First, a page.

A Novel and Low-Cost Sea Ice Mass Balance Buoy

Keith Jackson*, Jeremy Wilkinson, Ted Maksym, David Meldrum, Justin Beckers, Christian Haas, David Mackenzie

*Corresponding author for this work

Research output: Contribution to journalArticlepeer-review

81 Citations (Scopus)


The understanding of sea ice mass balance processes requires continuous monitoring of the seasonal evolution of the ice thickness. While autonomous ice mass balance (IMB) buoys deployed over the past two decades have contributed to scientists' understanding of ice growth and decay processes, deployment has been limited, in part, by the cost of such systems. Routine, basinwide monitoring of the ice cover is realistically achievable through a network of reliable and affordable autonomous instrumentation. This paper describes the development of a novel autonomous platform and sensor that replaces the traditional thermistor strings for monitoring temperature profiles in the ice and snow using a chain of inexpensive digital temperature chip sensors linked by a single-wire data bus. By incorporating a heating element into each sensor, the instrument is capable of resolving material interfaces (e.g., air-snow and ice-ocean boundaries) even under isothermal conditions. The instrument is small, low cost, and easy to deploy. Field and laboratory tests of the sensor chain demonstrate that the technology can reliably resolve material boundaries to within a few centimeters. The discrimination between different media based on sensor thermal response is weak in some deployments and efforts to optimize the performance continue.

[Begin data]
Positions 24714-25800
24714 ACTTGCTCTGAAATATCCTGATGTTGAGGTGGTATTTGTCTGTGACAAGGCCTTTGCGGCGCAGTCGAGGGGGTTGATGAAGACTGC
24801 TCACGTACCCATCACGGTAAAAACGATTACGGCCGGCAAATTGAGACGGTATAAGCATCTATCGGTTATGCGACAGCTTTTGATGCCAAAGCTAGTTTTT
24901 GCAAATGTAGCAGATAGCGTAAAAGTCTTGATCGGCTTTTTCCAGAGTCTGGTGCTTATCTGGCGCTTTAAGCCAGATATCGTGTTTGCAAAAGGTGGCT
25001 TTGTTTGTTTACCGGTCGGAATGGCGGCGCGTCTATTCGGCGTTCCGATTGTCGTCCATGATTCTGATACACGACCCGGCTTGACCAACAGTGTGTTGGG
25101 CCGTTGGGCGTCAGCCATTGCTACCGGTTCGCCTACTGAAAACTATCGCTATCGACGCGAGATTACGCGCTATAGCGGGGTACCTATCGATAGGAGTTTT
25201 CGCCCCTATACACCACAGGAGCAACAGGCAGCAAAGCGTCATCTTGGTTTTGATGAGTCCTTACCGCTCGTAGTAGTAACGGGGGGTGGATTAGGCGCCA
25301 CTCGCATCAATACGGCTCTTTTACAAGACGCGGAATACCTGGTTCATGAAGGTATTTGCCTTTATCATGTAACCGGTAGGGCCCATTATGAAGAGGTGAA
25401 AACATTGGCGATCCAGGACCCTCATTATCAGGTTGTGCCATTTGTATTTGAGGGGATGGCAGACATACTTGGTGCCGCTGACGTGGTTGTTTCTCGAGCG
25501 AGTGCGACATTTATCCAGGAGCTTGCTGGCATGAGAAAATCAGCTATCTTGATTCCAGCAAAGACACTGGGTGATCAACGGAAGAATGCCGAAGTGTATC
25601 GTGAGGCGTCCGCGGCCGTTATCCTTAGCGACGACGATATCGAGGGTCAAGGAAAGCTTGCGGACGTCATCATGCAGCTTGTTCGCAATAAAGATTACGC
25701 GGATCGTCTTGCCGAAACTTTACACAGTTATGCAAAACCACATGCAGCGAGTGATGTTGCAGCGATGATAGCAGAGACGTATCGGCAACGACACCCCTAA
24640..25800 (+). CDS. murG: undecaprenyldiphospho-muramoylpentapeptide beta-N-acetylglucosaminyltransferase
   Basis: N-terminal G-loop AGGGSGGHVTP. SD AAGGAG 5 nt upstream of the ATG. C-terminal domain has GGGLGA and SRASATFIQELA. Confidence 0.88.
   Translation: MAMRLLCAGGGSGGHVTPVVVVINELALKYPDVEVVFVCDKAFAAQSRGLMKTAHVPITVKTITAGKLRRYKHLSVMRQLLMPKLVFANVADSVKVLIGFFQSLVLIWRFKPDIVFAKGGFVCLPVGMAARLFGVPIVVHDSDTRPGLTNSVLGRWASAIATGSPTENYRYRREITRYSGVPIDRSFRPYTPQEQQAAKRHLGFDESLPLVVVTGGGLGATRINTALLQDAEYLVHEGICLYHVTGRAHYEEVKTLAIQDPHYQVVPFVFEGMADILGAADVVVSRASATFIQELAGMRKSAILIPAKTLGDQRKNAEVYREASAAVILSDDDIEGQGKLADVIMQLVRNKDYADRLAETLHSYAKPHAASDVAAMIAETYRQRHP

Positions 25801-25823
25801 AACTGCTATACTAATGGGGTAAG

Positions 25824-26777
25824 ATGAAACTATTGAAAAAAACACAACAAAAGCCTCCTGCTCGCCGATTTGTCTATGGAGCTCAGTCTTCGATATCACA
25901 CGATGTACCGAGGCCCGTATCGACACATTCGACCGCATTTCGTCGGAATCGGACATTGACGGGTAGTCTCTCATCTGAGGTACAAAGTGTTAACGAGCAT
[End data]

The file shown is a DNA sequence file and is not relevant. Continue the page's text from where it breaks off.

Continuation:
Original languageEnglish
Pages (from-to)2676-2688
Number of pages13
JournalJournal of atmospheric and oceanic technology
Issue number11
Publication statusPublished - Nov 2013


  • sea ice
  • buoy observations
  • in situ oceanic observations
  • instrumentation
  • sensors
  • thermal-conductivity
  • thickness
  • cover
  • Antarctica
  • winter
  • snow


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